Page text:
Vargas’ book is...powerful ... But it’s also an engaging read, and a deeply moving memoir of coming of age with the odds stacked against you and not only forging a remarkable life for yourself, but becoming a voice for transformation and cultural change. In short, piercing chapters, Vargas transports us back to his childhood in the Philippines, and the morning his mother rushed him to the airport and said goodbye ... Dear America combines the best of the memoir genre with sociocultural commentary and a fierce commitment to awakening ... He deftly weaves together the personal and the political, and allows us into deeply painful, vulnerable moments that speak to a shared humanity, but also serve a larger story that desperately needs to be heard. He lays bare wrenching intimate details; traces the contours of personal triumphs; invites the reader to consider the facts; and exposes the holes and paradoxes in U.S. racial thinking and histories ... It’s to our great collective benefit that Vargas has brought such voice, uplift and vision to the pages of Dear America, for all to see.
The moments when Vargas describes how profoundly alienated he feels from his own family are the most candid and crushing parts of the book ... Dear America covers some of the same ground as Vargas’s essay for The Times Magazine, as well as his 2013 film, Documented. The weakest parts of the book have him proclaiming a humble altruism that simply doesn’t jibe with the more complicated (and, frankly, more interesting) person he otherwise reveals himself to be ... It was brave for him to come forward as he did, but the motivations for putting one’s name to such an attention-getting, incendiary article are rarely so selfless and pristine. For one thing, by making himself so visible he was not only notifying the authorities of his existence; he was also gaining a form of protection by making himself known. This isn’t to begrudge him any of it. Dear America is a potent rejoinder to those who tell Vargas he’s supposed to 'get in line' for citizenship, as if there were a line instead of a confounding jumble of vague statutes and executive orders—not to mention the life-upending prospect of getting deported to a country he barely remembers.
Dear America serves as the most comprehensive follow-up to three works in particular: Vargas’s 2011 New York Times Magazine essay, 'My Life as an Undocumented Immigrant'; his 2012 Time cover story, 'Not Legal Not Leaving'; and his 2013 film, Documented. More notably, the book is Vargas’s first long-form piece of writing that tries, through the use of vignettes, to distinguish his private self from his public persona ... The book seems to follow in the footsteps of Vargas’s literary idol James Baldwin ... The memoir form, however, allows for pockets of fresh details ... Vargas’s candid prose is inviting to readers who are new to his story, as well as to those who might be unfamiliar with the complexities of U.S. immigration policy ... Vargas’s attempt to answer all relevant questions...is where the book gets bogged down. The memoir, as it veers into reportage, loses Vargas in the multitudes. His justified exhaustion at having to continually explain his and others’ predicaments to people across the political spectrum is palpable ... Dear America is significant for its expression of individual difference within the overlapping experiences of undocumented people.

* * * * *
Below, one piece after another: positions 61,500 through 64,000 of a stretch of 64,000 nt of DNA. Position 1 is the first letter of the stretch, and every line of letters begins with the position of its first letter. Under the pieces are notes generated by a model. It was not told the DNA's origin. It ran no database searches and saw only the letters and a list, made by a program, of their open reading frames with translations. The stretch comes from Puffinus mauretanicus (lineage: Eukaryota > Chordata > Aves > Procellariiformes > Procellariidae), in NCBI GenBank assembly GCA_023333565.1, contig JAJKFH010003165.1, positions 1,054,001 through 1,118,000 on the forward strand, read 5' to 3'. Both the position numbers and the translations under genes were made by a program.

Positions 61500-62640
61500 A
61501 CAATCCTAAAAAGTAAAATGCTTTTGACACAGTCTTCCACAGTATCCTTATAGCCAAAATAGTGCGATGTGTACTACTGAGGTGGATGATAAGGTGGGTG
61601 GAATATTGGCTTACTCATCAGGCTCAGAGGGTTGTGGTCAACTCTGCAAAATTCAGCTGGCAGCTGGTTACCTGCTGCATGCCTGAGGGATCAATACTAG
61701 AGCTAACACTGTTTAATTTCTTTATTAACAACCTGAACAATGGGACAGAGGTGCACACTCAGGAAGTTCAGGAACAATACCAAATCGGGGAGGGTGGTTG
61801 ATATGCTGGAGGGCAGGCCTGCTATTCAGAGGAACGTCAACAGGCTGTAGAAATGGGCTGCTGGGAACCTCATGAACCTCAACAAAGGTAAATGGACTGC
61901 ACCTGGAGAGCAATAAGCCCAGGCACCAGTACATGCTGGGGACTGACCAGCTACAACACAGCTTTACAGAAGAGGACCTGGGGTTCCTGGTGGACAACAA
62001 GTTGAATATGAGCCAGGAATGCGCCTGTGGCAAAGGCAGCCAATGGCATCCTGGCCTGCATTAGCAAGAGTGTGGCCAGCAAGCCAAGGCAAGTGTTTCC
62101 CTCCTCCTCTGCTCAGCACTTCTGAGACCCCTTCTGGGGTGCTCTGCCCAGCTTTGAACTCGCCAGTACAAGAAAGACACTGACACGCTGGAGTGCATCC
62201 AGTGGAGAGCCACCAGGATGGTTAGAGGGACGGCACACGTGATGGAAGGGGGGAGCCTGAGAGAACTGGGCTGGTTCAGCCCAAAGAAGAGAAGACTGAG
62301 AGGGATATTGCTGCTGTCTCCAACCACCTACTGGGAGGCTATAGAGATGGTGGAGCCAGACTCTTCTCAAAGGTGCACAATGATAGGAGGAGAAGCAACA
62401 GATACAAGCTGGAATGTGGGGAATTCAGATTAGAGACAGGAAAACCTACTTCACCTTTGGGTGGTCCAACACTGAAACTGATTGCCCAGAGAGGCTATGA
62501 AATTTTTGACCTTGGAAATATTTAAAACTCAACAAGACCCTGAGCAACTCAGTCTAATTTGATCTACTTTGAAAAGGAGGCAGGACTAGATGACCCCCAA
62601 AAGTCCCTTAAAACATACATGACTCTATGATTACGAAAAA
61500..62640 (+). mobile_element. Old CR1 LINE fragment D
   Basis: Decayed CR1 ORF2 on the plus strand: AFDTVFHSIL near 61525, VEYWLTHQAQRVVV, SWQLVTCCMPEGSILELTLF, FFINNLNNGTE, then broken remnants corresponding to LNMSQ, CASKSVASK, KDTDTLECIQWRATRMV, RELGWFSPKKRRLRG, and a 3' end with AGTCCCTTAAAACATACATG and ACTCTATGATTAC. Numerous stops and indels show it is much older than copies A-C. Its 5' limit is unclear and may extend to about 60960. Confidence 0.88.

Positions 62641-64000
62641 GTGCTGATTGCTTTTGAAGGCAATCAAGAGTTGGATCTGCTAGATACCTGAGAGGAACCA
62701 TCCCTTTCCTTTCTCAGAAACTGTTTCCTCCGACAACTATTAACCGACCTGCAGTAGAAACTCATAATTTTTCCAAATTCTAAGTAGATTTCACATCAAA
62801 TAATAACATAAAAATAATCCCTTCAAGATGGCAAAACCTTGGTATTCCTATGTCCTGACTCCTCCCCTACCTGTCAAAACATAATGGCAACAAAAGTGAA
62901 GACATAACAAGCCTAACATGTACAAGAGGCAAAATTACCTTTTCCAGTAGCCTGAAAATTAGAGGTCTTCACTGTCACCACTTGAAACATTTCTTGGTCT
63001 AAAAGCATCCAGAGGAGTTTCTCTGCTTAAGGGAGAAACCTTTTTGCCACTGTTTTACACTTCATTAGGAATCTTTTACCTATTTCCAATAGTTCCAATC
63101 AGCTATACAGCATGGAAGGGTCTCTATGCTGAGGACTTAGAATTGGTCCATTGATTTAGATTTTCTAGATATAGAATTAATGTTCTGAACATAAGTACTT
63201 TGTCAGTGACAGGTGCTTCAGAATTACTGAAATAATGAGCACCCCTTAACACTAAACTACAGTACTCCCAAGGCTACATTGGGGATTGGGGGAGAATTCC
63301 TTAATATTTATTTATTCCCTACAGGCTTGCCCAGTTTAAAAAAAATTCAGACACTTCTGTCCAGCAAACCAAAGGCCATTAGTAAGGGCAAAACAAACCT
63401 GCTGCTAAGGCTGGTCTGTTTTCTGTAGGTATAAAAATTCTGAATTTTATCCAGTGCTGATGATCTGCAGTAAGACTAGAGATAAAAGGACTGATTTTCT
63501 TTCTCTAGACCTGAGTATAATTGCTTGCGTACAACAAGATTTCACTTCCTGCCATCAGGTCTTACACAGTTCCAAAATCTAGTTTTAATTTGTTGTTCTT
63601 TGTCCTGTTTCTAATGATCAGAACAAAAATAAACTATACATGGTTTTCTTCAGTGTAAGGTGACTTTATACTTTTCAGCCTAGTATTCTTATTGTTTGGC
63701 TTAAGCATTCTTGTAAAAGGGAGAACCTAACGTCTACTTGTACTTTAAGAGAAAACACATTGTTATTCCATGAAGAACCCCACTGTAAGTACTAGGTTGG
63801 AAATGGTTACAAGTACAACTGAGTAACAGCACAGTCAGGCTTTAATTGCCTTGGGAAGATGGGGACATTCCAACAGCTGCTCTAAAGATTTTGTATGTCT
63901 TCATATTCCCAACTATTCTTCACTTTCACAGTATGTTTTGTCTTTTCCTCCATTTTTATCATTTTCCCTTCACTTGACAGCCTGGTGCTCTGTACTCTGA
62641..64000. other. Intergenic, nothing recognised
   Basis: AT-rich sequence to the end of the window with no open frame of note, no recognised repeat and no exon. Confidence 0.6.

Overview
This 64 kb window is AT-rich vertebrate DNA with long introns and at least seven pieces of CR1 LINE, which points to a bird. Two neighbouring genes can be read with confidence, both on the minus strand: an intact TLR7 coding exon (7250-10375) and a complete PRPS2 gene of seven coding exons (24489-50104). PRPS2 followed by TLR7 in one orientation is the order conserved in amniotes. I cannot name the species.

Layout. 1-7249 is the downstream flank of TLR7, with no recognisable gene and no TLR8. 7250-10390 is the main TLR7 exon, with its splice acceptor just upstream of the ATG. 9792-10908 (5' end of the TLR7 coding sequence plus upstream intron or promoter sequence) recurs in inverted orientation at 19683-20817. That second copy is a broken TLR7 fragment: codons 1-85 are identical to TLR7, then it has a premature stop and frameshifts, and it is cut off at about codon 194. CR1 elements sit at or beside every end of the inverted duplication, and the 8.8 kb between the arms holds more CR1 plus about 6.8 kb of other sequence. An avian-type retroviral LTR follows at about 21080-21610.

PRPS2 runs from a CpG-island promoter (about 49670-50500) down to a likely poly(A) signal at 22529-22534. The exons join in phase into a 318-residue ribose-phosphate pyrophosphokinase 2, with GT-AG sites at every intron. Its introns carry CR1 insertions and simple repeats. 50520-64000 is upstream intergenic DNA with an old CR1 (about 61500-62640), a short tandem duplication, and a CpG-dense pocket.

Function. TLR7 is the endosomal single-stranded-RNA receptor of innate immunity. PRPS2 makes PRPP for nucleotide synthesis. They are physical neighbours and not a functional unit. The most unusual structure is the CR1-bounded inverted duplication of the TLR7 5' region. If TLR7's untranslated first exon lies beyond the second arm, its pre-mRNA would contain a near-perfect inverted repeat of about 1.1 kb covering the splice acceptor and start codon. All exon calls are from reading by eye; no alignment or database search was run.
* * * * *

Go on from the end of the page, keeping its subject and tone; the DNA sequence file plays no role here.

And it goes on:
Dear America, is a clarion call for humanity in a time of unprecedented focus on the 11 million people living in America without a clear path to citizenship. Vargas writes passionately about the undeniable intersection between race, class and immigration and traces the bitter history of American immigration policy. He speaks on behalf of our neighbors, our colleagues, those undocumented humans we interact with every day—often unknowingly—who are part of our community while always standing on the outside.
Although this book mimics a straightforward memoir, it is couched in questions vital for every reader’s consideration: Who 'deserves' citizenship? Why is migration considered historically courageous for white people but a crime for people of color? ... Vargas’ frank and fearless voice thoughtfully and intentionally challenges readers to confront the call for action at the heart of this book: the urgent need for 'a new language around migration and the meaning of citizenship.'
Dear America, is a sweeping, well-researched story of the plight of undocumented immigrants like Vargas, who work, pay taxes, form families, and live for years in America fearful of deportation ... Vargas' eloquent and emotional narrative in Dear America makes the larger immigrant story personal and relevant. It is a tale of courage, persistence, and candor. It reveals the author's confusion and frustration for the plight of others who live an invisible existence, while longing to contribute to a country that provides no legal access to citizenship ... Elegantly persuasive, Vargas calls for a new language around immigration and the meaning of citizenship. He speaks as one man for many.
While Vargas tells his story with great emotion and feeling, he also carefully illustrates how our immigration policy works and how undocumented people live ... Eleven million of our neighbors, co-workers, church members and schoolmates are living with the terror and loneliness that Vargas describes so vividly. Isn’t it time our elected officials reflected and acted upon the will and wisdom of the American people?
Those opposed to immigration, illegal and legal, will dismiss his pleas, and those for it will share his indignation. Of more interest to readers on the middle ground, if there are any, is the author’s account of how few and technically complex the supposed paths for legal immigration are these days—and how easy it is to be deported ... An unusual firsthand report from the immigration wars.